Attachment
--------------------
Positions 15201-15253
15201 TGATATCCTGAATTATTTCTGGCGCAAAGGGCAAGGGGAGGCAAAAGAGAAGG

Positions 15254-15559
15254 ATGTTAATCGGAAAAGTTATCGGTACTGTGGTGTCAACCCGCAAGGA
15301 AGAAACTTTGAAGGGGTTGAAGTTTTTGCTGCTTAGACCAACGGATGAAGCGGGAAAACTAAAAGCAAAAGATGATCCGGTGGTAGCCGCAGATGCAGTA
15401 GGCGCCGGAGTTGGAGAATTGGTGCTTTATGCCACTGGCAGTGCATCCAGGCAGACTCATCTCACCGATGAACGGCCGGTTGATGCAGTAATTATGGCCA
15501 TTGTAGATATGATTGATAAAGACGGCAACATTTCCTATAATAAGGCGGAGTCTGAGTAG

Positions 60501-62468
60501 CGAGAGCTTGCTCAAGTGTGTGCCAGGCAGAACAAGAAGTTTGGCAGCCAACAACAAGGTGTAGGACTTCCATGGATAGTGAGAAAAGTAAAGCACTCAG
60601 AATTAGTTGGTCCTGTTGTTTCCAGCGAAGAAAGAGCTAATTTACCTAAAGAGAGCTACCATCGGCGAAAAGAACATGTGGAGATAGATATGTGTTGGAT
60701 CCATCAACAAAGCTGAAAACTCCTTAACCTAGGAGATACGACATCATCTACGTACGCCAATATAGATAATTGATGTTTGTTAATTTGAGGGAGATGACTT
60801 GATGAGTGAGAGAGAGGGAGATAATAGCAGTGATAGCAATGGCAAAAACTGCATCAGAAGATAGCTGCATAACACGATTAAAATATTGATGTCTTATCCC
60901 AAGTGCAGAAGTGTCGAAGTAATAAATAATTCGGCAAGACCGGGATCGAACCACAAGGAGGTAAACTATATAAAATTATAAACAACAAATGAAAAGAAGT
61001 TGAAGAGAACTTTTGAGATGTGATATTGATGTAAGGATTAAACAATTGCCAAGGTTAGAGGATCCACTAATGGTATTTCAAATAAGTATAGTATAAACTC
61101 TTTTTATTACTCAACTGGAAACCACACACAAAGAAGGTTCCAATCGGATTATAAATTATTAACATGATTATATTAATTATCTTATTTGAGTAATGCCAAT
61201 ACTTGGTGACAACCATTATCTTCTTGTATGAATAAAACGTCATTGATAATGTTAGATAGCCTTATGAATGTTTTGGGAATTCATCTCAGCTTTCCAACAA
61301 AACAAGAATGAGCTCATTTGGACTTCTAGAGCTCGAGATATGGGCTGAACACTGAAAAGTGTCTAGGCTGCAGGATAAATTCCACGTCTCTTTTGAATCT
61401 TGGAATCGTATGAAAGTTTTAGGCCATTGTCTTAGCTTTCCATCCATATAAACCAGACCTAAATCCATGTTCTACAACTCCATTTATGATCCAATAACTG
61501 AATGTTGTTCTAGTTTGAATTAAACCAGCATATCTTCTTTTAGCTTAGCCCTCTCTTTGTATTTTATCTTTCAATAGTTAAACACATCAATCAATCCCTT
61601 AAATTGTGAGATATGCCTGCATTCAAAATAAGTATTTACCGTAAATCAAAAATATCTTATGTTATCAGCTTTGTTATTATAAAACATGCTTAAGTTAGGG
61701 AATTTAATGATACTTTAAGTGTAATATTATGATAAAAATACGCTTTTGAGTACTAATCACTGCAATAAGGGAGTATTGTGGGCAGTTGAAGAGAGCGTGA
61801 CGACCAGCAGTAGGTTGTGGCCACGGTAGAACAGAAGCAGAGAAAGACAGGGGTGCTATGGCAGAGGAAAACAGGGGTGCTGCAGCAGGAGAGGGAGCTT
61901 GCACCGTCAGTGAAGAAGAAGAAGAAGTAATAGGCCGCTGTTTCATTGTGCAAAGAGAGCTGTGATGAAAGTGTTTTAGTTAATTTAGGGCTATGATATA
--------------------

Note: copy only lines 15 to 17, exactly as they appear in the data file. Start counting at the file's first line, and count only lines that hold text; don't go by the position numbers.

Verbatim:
61101 TTTTTATTACTCAACTGGAAACCACACACAAAGAAGGTTCCAATCGGATTATAAATTATTAACATGATTATATTAATTATCTTATTTGAGTAATGCCAAT
61201 ACTTGGTGACAACCATTATCTTCTTGTATGAATAAAACGTCATTGATAATGTTAGATAGCCTTATGAATGTTTTGGGAATTCATCTCAGCTTTCCAACAA
61301 AACAAGAATGAGCTCATTTGGACTTCTAGAGCTCGAGATATGGGCTGAACACTGAAAAGTGTCTAGGCTGCAGGATAAATTCCACGTCTCTTTTGAATCT